Indian spy Commander Kulbhushan Jadhav continues to provide crucial intelligence with regard to recent terrorist attacks in Pakistan, Foreign Office (FO) spokesperson Nafees Zakaria told DawnNews on Monday.
Jadhav’s death sentence was stayed by the International Court of Justice (ICJ) in Hague on May 18, following proceedings in which Pakistani and Indian lawyers argued over the legitimacy of the death sentence awarded to Jadhav by a Pakistani military court.
Insisting that Pakistan held enough evidence to prove that Jadhav was a spy, Attorney General of Pakistan Ashtar Ausaf during an exclusive interview to DawnNews said that Pakistan has information on Jadhav that could not be disclosed due to the security reasons.
He said, “The evidence would only be presented before the ICJ once it resumes the hearing.”
He said the ICJ’s procedural order of May 18 was neither Pakistan’s defeat nor India’s success and emphasised that when the case re-starts, “Pakistan would be on solid ground to win”.
Explore: ‘Pakistan made a mistake’: Criticism at home over ICJ decision
Responding to a question regarding the constitution of a new legal team, Ausaf said that there were no plans to change the team, however, he said it would be “expanded”.
When asked why he did not represent Pakistan at the May 15 hearing at the ICJ, Ausaf disclosed that he “knew prior to the judgement that the ICJ is going to announce the provisional order”.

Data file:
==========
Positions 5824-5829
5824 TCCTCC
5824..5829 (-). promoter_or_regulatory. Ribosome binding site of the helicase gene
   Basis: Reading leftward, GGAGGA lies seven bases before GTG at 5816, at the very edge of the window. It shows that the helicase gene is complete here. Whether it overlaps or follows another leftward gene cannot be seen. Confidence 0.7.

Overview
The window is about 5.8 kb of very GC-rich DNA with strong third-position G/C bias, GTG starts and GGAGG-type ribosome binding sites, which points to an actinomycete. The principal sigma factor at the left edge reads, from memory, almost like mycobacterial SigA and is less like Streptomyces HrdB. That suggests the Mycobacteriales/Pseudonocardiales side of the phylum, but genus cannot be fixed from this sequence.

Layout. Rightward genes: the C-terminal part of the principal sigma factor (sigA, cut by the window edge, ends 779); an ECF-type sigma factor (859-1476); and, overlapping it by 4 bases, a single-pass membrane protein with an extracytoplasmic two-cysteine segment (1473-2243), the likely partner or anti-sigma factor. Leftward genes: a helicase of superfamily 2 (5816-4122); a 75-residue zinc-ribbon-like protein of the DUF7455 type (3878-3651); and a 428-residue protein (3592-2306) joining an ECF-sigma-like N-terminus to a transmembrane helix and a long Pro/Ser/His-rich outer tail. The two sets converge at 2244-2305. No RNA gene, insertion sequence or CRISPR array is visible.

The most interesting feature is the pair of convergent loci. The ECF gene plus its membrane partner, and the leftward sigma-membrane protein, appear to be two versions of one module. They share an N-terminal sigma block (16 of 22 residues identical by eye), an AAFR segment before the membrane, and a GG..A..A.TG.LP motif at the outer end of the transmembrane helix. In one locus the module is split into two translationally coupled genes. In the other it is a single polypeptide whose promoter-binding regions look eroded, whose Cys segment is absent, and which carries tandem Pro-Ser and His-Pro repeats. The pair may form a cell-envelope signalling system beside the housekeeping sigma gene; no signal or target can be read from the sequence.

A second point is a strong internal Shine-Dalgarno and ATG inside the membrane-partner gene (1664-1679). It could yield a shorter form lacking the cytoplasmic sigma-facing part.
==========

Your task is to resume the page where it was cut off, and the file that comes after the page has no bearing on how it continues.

Jadhav, who was tried by a Pakistani military court under Section 59 of the Pakistan Army Act and Section 3 of the Official Secrets Act of 1923, confessed before a magistrate and court that he was tasked by Indian spy agency, the Research and Analysis Wing (RAW), to plan, coordinate and organise espionage and sabotage activities seeking to destabilise and wage war against Pakistan by impeding the efforts of law enforcement agencies for the restoration of peace in Balochistan and Karachi, the ISPR had maintained.
A the ICJ, India blamed Pakistan for denying consular access to Jadhav while Pakistan insisted that was not eligible for consular access and that the ICJ does not have the adequate jurisdiction to give a judgment on the case.
Rejecting Pakistan’s argument that the court did not have jurisdiction in the matter, the court reasoned it could hear the case because it involved, on the face of it, an alleged violation of one of the clauses of the Vienna Convention, which both Pakistan and India ascribe to and whose interpretation falls under its purview.